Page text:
In 2003, slow boat cast off from a riverbank and slowly made its way downstream. It soon reached the open sea, drifted across multiple oceans, and finally arrived in New York in 2006 by way of the German publishing house schaden.com.
Nearly all of the photos contained in twin boat were produced in the same period as those in slow boat. In this sense, the two volumes could be considered fraternal twins. Whereas slow boat (edited by myself and Michitaka Oda of Tokyo’s Sokyu-sha) is akin to an older brother, twin boat (edited by Miwa Susuda) is its little sister, at last welcomed into the world a decade later.
Ten years ago, I wrote in the afterword to slow boat that the publication might be my last collection of monochrome photographs. Since then, photography has changed dramatically. Color negative film and printing paper have been replaced with the advent of digital photography, and are on the verge of being extinguished like candles flickering precariously in the wind. At present, I still have yet to consider working with a digital camera, and might resume shooting in black and white. However, there is no undertaking as tedious as darkroom work. Preparation and cleanup take time. The increased cost of now expensive printing paper makes it uneconomical to use many sheets until the best result is attained. What’s more, prints never seem to turn out how I originally envisioned. But these tribulations are good. The time spent worrying about various details inside the darkroom is perhaps the most enjoyable and even luxurious aspect of the artistic process. I can’t imagine it any other way.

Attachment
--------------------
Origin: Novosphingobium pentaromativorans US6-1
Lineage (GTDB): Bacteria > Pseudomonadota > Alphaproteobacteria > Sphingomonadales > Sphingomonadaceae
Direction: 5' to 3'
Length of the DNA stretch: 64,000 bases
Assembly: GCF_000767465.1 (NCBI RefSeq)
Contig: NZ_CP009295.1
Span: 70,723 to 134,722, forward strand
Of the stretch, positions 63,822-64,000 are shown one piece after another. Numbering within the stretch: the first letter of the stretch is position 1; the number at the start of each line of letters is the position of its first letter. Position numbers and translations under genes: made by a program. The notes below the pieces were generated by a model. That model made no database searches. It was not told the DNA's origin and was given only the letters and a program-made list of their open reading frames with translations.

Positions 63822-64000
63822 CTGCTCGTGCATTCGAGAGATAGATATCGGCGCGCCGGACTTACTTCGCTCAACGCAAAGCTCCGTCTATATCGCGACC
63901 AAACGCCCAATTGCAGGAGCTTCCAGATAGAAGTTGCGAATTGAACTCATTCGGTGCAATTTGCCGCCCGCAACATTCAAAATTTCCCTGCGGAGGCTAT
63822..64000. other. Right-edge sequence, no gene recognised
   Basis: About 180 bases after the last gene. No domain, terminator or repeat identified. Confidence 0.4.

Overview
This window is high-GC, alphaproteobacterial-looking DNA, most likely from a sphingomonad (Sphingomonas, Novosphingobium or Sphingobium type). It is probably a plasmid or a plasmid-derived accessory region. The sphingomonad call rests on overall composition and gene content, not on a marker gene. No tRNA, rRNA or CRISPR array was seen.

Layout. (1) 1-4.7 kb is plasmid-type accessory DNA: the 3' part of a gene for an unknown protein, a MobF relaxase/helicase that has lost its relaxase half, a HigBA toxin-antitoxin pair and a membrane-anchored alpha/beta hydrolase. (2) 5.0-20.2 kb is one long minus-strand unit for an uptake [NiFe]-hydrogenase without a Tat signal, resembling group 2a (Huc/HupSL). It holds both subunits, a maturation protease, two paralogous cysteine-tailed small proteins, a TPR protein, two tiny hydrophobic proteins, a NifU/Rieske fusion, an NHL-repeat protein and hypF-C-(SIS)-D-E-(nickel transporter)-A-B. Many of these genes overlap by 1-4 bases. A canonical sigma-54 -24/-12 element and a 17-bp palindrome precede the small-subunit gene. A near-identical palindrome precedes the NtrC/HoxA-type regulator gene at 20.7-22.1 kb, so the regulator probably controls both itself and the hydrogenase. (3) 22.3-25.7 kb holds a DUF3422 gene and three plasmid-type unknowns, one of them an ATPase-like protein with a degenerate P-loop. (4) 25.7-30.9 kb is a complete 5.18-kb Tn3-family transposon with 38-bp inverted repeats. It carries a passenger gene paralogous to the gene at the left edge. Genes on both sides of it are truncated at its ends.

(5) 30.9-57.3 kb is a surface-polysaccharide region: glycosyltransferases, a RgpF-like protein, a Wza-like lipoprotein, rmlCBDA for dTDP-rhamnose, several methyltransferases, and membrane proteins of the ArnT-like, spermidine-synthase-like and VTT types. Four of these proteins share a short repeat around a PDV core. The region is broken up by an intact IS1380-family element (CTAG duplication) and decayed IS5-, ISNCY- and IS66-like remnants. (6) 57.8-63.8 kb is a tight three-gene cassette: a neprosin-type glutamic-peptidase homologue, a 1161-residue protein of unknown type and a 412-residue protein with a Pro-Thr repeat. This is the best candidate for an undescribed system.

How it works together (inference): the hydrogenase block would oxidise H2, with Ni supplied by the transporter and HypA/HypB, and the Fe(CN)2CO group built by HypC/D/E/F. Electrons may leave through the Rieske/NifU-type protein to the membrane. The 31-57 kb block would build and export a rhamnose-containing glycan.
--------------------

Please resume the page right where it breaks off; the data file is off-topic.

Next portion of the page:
I entrusted Ms. Susuda with the entire task of editing twin boat. While I was a bit surprised by the narrative of adolescent first love that she constructed from the photographs I provided, any initial trepidation soon gave way to elation. Her unique editorial sense achieves a storyline I could not have produced on my own. I am delighted that work created long ago in my twenties and thirties in small towns in Japan has thus captured her imagination and now resonates with her contemporary existence in New York.
I earnestly hope that the publication of twin boat helps to free photography from its predestined fetters of time and place. Photographs can be born anew irrespective of any specific time or geographic locale through the individual sensitivity and interpretation of each beholder. And that means photography can possess a life of its own independent from the photographer’s original intent. I am grateful to Ms. Susuda for providing a new vessel by which to share my work. Now that it’s time to set sail, I wonder where twin boat will head once it leaves harbor. There’s no rush to arrive at our destination – let’s savor the voyage. — Koji Onaka